Please join us for the Philadelphia premiere of Yunohana Variations, an engrossing new collaboration from three improvisational legends. Yunohana Variations brings together a trio of experimental luminaries, each of whom has built their own towering reputation on transgressing stylistic and performative boundaries: drummer and singer YoshimiO from the mighty Boredoms, avant-garde composer and percussionist Susie Ibarra, and singer and synthesizer master Robert Aiki Aubrey Lowe, known to many as Lichens.

Wednesday, March 27, 8pm
Mats Gustafsson – tenor & baritone saxophone + electronics
Johan Berthling – bass
Andreas Werliin – drums
Ruba Club, 416 Green Street
$15 General Admission
Fire! is the Swedish power trio of Mats Gustafsson, Johan Berthling, and Andreas Werliin, formed in 2009 and drawing from free jazz, drone, and psychedelia and featuring members of The Thing, Tape, and Wildbirds & Peacedrums to meld ferocious improvisatory skronk with the slow-burning grooves of doom laden ‘70s rock. The group soon joined forces with Jim O’Rourke and Oren Ambarchi, touring and recording albums with each in 2011 and 2012, respectively, before assembling a 28-person ensemble from the spectrum of the Scandinavian avant-garde. The resulting Fire! Orchestra’s colossal jazz ranks among classics by experimental big band forebears like Charlie Haden’s Liberation Music Orchestra or the Peter Brötzmann Chicago Tentet, the latter of which Gustafsson is a veteran. Fire!’s latest, 2018’s “The Hands”, returns the group to its original formation, with Gustafsson’s anguished sax slithering away atop a rhythm section possessed with the menace of Fun House-era Stooges. By turns delirious and elegant, after 10 years it is clear that Fire! have moved beyond their supergroup status to blaze a voice of their own. This will be their first-ever performance in Philadelphia.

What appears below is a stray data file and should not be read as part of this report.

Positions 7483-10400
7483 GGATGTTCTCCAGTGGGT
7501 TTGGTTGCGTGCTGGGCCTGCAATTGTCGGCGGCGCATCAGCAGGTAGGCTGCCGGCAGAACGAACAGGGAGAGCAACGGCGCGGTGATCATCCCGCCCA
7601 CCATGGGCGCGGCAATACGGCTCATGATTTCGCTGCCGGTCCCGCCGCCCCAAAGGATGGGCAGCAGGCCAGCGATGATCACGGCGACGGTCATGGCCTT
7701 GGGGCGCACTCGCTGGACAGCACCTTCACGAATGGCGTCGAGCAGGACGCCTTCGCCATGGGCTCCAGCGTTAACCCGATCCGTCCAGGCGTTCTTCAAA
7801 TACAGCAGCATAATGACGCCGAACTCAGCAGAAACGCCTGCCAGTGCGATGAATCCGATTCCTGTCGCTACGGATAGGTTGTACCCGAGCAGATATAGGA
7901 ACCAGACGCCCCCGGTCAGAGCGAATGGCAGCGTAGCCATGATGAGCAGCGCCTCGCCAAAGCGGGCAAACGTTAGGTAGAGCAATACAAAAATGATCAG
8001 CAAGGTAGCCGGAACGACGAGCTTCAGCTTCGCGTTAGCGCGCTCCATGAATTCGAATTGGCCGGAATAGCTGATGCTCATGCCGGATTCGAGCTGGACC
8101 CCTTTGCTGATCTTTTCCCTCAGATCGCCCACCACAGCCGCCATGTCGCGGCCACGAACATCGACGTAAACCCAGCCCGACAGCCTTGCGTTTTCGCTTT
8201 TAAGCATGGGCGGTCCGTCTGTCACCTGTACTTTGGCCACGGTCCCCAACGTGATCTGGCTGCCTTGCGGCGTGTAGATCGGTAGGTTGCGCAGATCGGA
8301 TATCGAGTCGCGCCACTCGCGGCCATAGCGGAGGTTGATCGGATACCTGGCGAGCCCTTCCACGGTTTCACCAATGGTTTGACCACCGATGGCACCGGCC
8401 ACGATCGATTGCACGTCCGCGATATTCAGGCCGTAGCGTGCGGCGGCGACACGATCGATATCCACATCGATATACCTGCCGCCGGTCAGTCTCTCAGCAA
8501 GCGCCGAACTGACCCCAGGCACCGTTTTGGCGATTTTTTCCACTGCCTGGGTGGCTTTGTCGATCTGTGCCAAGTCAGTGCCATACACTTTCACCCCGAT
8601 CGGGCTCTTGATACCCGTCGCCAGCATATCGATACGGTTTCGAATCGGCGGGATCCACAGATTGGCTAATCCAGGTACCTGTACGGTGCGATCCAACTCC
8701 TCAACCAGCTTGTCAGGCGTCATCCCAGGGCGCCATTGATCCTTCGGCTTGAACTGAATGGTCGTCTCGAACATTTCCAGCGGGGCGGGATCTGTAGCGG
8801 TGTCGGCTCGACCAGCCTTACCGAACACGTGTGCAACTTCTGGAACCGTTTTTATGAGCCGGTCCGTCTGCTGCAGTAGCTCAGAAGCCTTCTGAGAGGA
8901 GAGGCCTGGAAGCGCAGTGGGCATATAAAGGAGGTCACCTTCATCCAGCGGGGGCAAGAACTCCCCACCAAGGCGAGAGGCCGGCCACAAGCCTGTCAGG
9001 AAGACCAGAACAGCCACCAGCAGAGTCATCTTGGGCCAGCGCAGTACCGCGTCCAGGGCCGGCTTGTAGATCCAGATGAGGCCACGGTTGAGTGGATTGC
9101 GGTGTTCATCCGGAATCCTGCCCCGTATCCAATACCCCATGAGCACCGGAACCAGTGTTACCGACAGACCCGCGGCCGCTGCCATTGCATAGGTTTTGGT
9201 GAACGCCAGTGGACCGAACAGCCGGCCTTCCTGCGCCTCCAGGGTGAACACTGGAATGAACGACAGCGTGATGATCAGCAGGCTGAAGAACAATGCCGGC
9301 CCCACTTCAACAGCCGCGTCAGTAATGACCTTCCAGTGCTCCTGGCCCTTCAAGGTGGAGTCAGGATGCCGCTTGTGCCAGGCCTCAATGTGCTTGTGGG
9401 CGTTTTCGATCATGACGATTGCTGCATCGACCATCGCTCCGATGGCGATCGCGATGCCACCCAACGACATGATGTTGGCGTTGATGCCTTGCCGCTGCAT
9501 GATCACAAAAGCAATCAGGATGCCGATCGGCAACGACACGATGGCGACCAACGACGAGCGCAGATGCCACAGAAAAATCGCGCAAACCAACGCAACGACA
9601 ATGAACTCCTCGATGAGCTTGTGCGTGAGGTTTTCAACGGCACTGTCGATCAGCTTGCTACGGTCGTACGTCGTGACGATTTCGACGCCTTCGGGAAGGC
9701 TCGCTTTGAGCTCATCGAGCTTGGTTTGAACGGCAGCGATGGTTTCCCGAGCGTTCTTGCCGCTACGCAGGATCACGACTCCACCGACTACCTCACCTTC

Thursday, March 28, 8pm
Johnny Brenda’s, 1201 N. Frankford Avenue
Monday, April 1, 8pm
JAJOUKA BARAKA (Master Musicians of Jajouka)
Johnny Brenda’s, 1201 N. Frankford Avenue

Friday, April 26, 8pm
Ruba Club, 416 Green Street